Film / Theatre Reviews - Reviews

The Way Way Back


I shouldn’t like The Way Way Back as much as I do. On the surface, it seems like such a typical Sundance movie. It’s a coming of age story based around an awkward adolescent male who goes on a slightly quirky trip with his dysfunctional family. Along the way, the family will undergo stress that might break them up, the boy will meet a “too cool for school” mentor figure who brings this young boy out of his shell and eventually the boy shall become a man and the film will end on an optimistic, if somewhat bittersweet, note. Wash, rinse, repeat and win yourself a jury prize for your feelgood Summer hit. So then, what is it about this film that makes me like it so much?

The plot is as described above. Duncan, our coming of age male, is going on vacation with his mother, her boyfriend and his daughter to the boyfriend’s Summer beach house. While there, Duncan meets the neighbour’s daughter and is introduced to the mentor character, Owen, who’ll help Duncan go on a voyage of self discovery into adulthood. Christ. Reading that back, it makes the film sound so tedious and boring. But that is what happens. So if the plot doesn’t make the film likeable, what is it?

Well, first off the performances are pretty much uniformly great. Sam Rockwell as Owen manages to walk that fine line between being a likeable asshole and an unlikable asshole. It’s a really well judged comic performance and it’s always good to see Rockwell get work. Toni Collette and Maya Rudolph do excellent work as the women in Duncan’s life. The background characters played by Jim Rash, Rob Corddry and particularly Allison Janney are worth the price of admission alone. But it’s Steve Carell who really steals the show playing the special type of bastard; not evil per se, just cold, undermining and basically everything you’re afraid that your Mum’s new boyfriend would be.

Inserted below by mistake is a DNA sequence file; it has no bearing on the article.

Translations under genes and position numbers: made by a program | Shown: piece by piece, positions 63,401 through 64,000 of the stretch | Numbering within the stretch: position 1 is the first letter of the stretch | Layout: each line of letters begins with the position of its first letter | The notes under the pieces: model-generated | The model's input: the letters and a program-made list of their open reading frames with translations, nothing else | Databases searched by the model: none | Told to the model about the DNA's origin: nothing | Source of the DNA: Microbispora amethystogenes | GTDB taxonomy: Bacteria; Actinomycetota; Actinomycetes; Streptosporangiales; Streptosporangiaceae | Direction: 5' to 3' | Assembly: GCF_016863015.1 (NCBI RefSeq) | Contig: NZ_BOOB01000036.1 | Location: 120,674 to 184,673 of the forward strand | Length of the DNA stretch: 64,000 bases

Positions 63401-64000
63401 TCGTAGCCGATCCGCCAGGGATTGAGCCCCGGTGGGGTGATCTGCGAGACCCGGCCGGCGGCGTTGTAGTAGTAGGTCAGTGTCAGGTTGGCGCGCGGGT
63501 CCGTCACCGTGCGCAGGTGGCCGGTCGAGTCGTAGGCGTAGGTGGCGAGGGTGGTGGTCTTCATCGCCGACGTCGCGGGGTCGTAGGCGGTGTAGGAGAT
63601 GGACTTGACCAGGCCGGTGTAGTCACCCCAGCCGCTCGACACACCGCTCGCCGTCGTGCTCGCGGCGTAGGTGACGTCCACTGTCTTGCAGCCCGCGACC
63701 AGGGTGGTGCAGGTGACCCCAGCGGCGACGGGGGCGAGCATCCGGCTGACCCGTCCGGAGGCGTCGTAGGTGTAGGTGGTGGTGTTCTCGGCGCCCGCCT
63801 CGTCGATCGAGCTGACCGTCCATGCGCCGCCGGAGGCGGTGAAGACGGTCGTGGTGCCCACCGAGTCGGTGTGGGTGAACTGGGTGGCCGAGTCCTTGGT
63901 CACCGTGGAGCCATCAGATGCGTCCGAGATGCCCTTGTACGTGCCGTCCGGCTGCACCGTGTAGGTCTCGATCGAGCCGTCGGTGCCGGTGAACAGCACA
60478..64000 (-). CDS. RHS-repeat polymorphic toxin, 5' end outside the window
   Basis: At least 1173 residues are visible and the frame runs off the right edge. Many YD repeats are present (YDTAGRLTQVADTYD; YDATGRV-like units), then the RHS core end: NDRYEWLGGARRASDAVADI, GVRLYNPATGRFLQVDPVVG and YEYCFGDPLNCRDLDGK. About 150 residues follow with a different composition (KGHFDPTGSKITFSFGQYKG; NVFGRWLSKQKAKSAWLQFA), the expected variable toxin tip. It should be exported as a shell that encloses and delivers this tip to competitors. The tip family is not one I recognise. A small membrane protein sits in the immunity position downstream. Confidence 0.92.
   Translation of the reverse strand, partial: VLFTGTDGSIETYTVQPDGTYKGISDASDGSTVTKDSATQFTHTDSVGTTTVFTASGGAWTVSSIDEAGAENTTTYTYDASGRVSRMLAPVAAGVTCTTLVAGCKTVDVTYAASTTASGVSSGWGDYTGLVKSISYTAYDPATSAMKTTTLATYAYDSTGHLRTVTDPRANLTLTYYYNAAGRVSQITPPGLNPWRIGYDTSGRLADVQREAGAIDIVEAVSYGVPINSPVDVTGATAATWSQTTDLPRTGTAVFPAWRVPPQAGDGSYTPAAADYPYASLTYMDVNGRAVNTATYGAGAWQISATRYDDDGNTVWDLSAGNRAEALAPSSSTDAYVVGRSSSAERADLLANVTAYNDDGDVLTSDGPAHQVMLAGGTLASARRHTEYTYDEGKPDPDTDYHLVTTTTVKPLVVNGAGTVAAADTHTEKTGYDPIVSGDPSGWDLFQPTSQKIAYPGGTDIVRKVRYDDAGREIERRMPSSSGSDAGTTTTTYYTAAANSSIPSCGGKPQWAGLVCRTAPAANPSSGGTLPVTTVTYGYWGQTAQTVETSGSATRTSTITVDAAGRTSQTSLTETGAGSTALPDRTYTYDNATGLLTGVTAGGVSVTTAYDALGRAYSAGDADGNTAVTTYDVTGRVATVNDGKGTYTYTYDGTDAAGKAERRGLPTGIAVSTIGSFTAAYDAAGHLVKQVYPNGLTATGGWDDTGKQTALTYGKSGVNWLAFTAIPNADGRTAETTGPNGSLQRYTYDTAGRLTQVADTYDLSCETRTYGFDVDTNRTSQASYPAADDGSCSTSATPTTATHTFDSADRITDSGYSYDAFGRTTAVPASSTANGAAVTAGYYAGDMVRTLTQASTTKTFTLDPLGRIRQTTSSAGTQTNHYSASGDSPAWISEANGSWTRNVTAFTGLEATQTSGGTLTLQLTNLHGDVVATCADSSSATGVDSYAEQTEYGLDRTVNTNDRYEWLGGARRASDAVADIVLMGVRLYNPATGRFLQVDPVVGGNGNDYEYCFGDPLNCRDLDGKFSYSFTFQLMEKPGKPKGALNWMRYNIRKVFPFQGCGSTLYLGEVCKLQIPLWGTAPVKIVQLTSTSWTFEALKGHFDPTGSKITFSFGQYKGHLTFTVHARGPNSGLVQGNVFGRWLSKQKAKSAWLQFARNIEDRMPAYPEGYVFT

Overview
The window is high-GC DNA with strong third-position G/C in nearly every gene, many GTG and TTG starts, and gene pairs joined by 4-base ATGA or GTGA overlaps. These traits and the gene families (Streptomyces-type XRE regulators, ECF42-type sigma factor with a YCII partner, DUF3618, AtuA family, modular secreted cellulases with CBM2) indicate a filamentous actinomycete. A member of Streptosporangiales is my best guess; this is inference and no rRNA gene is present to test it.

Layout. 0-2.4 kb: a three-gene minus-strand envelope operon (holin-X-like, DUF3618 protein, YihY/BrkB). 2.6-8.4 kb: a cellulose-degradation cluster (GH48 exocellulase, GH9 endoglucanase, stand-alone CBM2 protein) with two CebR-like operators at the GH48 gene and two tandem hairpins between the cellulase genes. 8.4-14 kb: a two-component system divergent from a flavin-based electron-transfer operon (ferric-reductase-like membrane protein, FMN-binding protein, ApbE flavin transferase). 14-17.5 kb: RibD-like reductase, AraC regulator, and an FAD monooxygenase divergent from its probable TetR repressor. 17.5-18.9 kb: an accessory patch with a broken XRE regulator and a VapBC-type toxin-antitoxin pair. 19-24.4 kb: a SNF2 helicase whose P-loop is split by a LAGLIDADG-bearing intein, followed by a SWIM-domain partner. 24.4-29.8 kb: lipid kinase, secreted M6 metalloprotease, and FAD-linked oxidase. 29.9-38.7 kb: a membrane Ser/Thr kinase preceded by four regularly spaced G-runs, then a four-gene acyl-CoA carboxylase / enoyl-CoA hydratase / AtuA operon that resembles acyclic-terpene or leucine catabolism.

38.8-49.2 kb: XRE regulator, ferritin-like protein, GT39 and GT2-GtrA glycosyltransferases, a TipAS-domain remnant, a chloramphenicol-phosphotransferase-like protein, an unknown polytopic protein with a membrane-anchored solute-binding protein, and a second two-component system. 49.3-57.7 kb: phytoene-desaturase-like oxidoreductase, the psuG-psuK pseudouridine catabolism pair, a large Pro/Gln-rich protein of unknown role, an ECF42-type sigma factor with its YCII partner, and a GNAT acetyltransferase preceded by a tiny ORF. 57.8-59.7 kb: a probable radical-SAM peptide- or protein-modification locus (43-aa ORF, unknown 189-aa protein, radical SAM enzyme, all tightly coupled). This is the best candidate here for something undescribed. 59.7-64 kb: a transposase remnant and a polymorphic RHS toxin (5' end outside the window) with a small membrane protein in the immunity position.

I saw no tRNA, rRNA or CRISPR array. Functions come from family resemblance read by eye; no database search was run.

Moreover, the film is consistently hilarious, which, considering this is the directorial debut of both Jim Rash (Dean Pelton in Community) and Nat Faxon, is all the more impressive. It uses its background characters to just turn out great line after great line. Of Allison Janney’s first ten lines in the script, nine of them are laugh out loud funny. The other one acts as a build up for joke number nine. Joke after joke land so well without ever seeming goofy or insincere. Everything about it just feels so natural and pure. These are real people and these are their lives.

The sincerity and humour really works because at the core of this film is a very sweet heart. Despite the fact that it can seem to just try and tick the box of a feelgood hit of the Summer, the film seems to rise above the cynicism that surrounds it. Yet the film never loses sight of the fact that it is about being an awkward and fractured person from a broken home. Its deeply ingrained sweetness just helps to make the more emotionally crushing moments all that more powerful. Characters cling to unhealthy relationships, these places and times that made us feel so good at one point in our lives that have long since passed their expiration date. Forgotten children and old water parks. They cling to the safety nets regardless of the fact of whether or not they are detrimental to them. What the film so expertly shows is the importance of letting these things go. It’s a simple little message, but that doesn’t mean it is not incredibly powerful.

The Way Way Back is a sweet, heartfelt little film that just makes me happy. With that said though, I am a sucker this type of movie so that will colour my view of this film with a more rosy hue, but I can’t deny the power its final moments. The film begins and ends with us looking back at a road through a rear view mirror. It is a helpful reminder that we can look back at what we have passed, but we can’t hold onto it forever. We need to keep going. We’re helpless in this regard, but at least we have our memories and that is all we need. Will Murphy